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Is Nu Skin Enterprises Inc (NYSE:NUS) A Financially Sound Company?

Yolanda Lovett

Small and large cap stocks are widely popular for a variety of reasons, however, mid-cap companies such as Nu Skin Enterprises Inc (NYSE:NUS), with a market cap of US$4.69b, often get neglected by retail investors. However, generally ignored mid-caps have historically delivered better risk-adjusted returns than the two other categories of stocks. Let’s take a look at NUS’s debt concentration and assess their financial liquidity to get an idea of their ability to fund strategic acquisitions and grow through cyclical pressures. Remember this is a very top-level look that focuses exclusively on financial health, so I recommend a deeper analysis into NUS here.

Check out our latest analysis for Nu Skin Enterprises

Does NUS produce enough cash relative to debt?

NUS has built up its total debt levels in the last twelve months, from US$424.6m to US$468.0m , which comprises of short- and long-term debt. With this increase in debt, the current cash and short-term investment levels stands at US$410.2m for investing into the business. Moreover, NUS has produced cash from operations of US$270.5m in the last twelve months, resulting in an operating cash to total debt ratio of 57.8%, signalling that NUS’s operating cash is sufficient to cover its debt. This ratio can also be interpreted as a measure of efficiency as an alternative to return on assets. In NUS’s case, it is able to generate 0.58x cash from its debt capital.

Can NUS meet its short-term obligations with the cash in hand?

At the current liabilities level of US$447.1m liabilities, it appears that the company has been able to meet these commitments with a current assets level of US$815.0m, leading to a 1.82x current account ratio. Generally, for Personal Products companies, this is a reasonable ratio since there is a bit of a cash buffer without leaving too much capital in a low-return environment.

NYSE:NUS Historical Debt September 24th 18

Can NUS service its debt comfortably?

With a debt-to-equity ratio of 58.2%, NUS can be considered as an above-average leveraged company. This is not uncommon for a mid-cap company given that debt tends to be lower-cost and at times, more accessible. We can test if NUS’s debt levels are sustainable by measuring interest payments against earnings of a company. Ideally, earnings before interest and tax (EBIT) should cover net interest by at least three times. For NUS, the ratio of 11.88x suggests that interest is comfortably covered, which means that lenders may be less hesitant to lend out more funding as NUS’s high interest coverage is seen as responsible and safe practice.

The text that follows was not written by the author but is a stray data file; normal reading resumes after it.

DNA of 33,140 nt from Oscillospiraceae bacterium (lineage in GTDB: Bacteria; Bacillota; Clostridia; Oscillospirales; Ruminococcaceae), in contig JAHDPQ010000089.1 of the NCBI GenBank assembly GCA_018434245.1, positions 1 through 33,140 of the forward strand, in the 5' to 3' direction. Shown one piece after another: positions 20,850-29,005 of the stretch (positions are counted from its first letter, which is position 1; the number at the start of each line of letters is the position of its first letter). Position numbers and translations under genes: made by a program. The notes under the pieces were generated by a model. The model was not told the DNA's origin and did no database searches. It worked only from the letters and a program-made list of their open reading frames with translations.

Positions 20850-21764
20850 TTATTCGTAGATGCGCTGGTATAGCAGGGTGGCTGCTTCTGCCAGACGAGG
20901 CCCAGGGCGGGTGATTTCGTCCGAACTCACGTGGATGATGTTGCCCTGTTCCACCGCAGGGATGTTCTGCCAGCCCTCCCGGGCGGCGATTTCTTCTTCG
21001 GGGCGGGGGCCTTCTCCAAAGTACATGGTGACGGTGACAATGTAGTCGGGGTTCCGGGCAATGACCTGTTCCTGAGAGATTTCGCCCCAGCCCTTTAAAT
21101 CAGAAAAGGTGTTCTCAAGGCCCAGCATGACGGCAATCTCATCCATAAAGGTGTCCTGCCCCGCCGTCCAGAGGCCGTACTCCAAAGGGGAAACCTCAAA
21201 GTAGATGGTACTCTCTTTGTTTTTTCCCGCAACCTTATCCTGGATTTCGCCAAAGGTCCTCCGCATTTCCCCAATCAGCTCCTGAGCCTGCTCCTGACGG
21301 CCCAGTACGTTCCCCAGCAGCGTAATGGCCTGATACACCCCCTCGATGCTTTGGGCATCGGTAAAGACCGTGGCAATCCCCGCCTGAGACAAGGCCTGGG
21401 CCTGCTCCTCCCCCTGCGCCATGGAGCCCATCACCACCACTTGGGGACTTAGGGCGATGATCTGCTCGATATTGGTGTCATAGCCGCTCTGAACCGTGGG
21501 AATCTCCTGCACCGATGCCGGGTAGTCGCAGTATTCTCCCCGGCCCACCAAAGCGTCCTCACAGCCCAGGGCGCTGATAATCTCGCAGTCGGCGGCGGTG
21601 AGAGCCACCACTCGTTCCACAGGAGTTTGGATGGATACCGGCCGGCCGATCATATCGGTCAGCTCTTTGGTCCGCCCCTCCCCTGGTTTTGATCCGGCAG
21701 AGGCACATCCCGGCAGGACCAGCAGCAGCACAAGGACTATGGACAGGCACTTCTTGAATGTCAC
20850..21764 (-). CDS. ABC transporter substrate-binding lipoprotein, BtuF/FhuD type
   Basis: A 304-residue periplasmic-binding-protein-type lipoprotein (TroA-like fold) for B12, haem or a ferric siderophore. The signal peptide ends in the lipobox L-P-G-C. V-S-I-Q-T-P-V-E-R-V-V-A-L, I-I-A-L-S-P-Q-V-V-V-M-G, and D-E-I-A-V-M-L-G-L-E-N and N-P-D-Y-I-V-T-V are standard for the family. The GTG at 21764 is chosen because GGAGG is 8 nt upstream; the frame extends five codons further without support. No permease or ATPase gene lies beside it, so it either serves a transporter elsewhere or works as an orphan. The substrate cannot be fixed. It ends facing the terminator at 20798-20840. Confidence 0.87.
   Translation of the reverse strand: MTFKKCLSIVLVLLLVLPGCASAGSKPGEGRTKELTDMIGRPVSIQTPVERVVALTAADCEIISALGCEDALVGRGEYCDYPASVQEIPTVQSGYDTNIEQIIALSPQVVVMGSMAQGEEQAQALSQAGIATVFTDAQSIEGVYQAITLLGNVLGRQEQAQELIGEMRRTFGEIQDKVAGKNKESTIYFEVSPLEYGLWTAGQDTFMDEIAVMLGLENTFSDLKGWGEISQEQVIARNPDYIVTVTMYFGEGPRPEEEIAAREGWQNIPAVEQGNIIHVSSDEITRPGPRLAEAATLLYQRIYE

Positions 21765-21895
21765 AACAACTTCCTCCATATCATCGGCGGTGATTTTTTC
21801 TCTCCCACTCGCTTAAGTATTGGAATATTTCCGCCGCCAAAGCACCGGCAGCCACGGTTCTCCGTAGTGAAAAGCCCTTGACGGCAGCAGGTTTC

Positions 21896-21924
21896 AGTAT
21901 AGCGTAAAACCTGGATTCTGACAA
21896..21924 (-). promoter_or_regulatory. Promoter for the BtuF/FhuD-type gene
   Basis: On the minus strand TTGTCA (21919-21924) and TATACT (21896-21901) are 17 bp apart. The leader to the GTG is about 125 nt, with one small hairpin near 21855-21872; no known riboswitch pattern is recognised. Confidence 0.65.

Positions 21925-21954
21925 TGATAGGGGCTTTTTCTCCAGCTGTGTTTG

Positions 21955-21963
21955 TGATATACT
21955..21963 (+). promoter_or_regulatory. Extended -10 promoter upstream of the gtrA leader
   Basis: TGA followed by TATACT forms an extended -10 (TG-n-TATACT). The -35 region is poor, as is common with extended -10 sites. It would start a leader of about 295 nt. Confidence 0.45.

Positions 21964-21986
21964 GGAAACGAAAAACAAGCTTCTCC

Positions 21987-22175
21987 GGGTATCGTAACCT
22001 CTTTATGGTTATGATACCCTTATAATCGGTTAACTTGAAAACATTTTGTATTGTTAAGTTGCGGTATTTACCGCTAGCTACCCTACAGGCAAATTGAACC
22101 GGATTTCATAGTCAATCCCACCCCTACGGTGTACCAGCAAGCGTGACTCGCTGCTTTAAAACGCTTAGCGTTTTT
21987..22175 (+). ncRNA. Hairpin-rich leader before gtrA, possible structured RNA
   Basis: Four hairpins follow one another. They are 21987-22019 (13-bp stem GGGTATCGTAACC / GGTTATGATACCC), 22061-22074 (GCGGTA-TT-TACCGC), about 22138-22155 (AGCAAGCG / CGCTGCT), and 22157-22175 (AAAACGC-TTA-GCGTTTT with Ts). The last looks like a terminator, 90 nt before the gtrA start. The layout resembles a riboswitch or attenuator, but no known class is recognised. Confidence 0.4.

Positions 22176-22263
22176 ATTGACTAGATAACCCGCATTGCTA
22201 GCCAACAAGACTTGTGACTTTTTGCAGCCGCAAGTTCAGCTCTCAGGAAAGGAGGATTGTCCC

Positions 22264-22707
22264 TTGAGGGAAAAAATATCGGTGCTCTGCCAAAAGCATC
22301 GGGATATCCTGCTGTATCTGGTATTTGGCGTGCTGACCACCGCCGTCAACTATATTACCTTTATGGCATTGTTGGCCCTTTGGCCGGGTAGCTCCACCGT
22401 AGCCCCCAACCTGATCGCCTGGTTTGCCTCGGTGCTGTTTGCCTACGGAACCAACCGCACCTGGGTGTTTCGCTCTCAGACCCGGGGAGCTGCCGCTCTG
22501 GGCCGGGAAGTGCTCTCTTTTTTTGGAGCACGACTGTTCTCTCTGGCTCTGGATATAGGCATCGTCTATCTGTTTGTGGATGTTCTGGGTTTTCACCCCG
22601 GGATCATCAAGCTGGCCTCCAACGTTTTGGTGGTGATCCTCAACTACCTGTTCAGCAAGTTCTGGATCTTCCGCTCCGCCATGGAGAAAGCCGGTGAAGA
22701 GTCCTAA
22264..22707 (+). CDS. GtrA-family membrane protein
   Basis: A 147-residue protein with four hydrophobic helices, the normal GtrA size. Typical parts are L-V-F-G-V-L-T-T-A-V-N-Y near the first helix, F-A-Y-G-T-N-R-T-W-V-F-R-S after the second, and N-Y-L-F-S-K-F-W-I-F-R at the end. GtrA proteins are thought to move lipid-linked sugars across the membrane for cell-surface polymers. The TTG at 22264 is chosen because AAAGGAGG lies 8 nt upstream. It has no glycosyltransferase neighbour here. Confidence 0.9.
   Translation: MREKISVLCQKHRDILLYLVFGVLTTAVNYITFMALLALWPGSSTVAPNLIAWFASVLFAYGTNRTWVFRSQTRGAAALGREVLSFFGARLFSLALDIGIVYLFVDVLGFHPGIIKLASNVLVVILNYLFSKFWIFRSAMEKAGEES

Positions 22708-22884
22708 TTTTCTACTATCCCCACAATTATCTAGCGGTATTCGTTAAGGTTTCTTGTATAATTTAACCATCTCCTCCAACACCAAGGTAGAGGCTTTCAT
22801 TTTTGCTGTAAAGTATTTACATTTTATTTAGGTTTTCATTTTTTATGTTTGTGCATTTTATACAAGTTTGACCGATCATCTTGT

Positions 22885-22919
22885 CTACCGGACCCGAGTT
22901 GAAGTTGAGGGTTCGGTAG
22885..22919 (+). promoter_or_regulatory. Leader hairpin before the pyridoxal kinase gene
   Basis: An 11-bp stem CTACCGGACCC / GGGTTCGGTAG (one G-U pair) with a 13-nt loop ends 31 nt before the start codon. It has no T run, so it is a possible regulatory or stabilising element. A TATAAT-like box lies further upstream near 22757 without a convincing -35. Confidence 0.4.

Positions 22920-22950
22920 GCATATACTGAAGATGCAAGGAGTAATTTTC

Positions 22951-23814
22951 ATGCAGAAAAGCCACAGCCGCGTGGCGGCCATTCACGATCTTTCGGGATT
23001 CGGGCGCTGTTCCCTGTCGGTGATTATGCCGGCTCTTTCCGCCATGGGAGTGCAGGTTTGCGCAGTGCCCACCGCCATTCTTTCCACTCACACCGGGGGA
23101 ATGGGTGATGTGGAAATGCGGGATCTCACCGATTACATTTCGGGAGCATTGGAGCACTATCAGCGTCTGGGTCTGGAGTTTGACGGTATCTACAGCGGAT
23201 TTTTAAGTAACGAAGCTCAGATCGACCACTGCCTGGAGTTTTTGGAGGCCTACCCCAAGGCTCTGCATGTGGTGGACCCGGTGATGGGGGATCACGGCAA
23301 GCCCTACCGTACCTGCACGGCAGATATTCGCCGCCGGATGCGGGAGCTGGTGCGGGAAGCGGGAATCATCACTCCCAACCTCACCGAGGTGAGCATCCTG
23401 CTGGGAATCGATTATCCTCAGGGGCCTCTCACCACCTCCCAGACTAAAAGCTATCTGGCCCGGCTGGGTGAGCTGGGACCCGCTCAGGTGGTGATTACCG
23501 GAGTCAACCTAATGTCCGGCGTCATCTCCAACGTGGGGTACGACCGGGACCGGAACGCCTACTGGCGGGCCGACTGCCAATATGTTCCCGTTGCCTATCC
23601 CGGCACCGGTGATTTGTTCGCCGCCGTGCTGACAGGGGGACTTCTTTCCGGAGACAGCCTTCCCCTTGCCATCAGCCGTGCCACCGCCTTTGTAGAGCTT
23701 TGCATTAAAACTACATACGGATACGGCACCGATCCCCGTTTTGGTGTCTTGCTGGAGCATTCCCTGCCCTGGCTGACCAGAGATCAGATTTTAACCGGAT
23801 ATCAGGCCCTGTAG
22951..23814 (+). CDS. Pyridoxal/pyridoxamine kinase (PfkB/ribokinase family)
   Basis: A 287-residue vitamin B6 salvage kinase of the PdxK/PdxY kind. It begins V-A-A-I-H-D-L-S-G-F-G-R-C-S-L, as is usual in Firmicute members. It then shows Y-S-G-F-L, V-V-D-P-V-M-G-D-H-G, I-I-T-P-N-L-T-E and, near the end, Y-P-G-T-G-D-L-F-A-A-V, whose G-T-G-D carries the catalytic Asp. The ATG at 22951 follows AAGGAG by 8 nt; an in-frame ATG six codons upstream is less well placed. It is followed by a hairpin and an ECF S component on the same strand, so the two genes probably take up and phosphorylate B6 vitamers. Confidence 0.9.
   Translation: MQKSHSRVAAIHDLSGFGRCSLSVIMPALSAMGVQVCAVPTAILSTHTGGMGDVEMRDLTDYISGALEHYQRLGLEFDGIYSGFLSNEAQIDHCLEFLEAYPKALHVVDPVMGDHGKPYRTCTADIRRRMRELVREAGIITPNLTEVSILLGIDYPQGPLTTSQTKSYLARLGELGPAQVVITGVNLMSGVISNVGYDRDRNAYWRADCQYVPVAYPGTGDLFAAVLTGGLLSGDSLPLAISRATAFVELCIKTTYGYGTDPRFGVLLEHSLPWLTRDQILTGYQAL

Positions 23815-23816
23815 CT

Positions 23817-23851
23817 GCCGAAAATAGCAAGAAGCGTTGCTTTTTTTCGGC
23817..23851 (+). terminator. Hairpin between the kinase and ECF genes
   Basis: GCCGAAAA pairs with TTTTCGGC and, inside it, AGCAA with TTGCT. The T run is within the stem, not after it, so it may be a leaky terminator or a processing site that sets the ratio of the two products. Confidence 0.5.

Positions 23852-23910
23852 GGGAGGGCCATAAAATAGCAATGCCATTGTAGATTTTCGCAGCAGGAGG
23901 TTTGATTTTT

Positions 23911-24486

Next Steps:

Although NUS’s debt level is towards the higher end of the spectrum, its cash flow coverage seems adequate to meet obligations which means its debt is being efficiently utilised. This may mean this is an optimal capital structure for the business, given that it is also meeting its short-term commitment. Keep in mind I haven’t considered other factors such as how NUS has been performing in the past. I suggest you continue to research Nu Skin Enterprises to get a better picture of the mid-cap by looking at:

  1. Future Outlook: What are well-informed industry analysts predicting for NUS’s future growth? Take a look at our free research report of analyst consensus for NUS’s outlook.
  2. Valuation: What is NUS worth today? Is the stock undervalued, even when its growth outlook is factored into its intrinsic value? The intrinsic value infographic in our free research report helps visualize whether NUS is currently mispriced by the market.
  3. Other High-Performing Stocks: Are there other stocks that provide better prospects with proven track records? Explore our free list of these great stocks here.

To help readers see past the short term volatility of the financial market, we aim to bring you a long-term focused research analysis purely driven by fundamental data. Note that our analysis does not factor in the latest price-sensitive company announcements.

The author is an independent contributor and at the time of publication had no position in the stocks mentioned. For errors that warrant correction please contact the editor at editorial-team@simplywallst.com.